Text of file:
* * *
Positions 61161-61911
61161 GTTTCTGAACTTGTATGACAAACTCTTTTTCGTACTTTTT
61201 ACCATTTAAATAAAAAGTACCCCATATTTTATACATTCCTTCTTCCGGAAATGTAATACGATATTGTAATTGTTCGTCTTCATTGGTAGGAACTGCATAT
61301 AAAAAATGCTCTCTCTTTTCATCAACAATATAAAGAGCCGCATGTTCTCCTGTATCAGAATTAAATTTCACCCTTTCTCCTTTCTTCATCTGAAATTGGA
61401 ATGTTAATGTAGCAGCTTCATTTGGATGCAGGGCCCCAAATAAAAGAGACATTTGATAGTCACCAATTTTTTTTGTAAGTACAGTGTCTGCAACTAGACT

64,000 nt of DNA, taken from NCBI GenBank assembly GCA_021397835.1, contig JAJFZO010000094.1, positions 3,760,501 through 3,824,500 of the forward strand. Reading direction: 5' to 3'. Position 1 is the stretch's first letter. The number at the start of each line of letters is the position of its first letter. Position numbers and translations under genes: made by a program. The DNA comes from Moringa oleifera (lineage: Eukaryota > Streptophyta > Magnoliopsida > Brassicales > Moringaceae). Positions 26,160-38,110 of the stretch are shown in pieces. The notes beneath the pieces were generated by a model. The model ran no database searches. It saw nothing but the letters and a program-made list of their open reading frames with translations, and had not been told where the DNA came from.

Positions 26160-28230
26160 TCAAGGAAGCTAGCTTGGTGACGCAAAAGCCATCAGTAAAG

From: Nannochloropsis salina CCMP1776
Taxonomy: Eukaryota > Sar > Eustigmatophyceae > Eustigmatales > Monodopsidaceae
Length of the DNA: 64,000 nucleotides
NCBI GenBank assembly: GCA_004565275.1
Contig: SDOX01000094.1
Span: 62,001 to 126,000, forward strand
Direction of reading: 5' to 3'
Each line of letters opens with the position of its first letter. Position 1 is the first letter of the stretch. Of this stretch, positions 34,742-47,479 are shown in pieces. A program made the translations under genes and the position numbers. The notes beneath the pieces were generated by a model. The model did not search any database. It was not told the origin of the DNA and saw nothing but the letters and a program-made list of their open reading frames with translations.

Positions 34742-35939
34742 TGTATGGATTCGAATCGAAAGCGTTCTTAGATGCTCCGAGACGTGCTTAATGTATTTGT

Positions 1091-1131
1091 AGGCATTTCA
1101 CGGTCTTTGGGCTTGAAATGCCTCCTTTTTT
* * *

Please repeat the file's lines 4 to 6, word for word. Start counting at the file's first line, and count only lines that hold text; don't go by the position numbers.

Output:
61301 AAAAAATGCTCTCTCTTTTCATCAACAATATAAAGAGCCGCATGTTCTCCTGTATCAGAATTAAATTTCACCCTTTCTCCTTTCTTCATCTGAAATTGGA
61401 ATGTTAATGTAGCAGCTTCATTTGGATGCAGGGCCCCAAATAAAAGAGACATTTGATAGTCACCAATTTTTTTTGTAAGTACAGTGTCTGCAACTAGACT

64,000 nt of DNA, taken from NCBI GenBank assembly GCA_021397835.1, contig JAJFZO010000094.1, positions 3,760,501 through 3,824,500 of the forward strand. Reading direction: 5' to 3'. Position 1 is the stretch's first letter. The number at the start of each line of letters is the position of its first letter. Position numbers and translations under genes: made by a program. The DNA comes from Moringa oleifera (lineage: Eukaryota > Streptophyta > Magnoliopsida > Brassicales > Moringaceae). Positions 26,160-38,110 of the stretch are shown in pieces. The notes beneath the pieces were generated by a model. The model ran no database searches. It saw nothing but the letters and a program-made list of their open reading frames with translations, and had not been told where the DNA came from.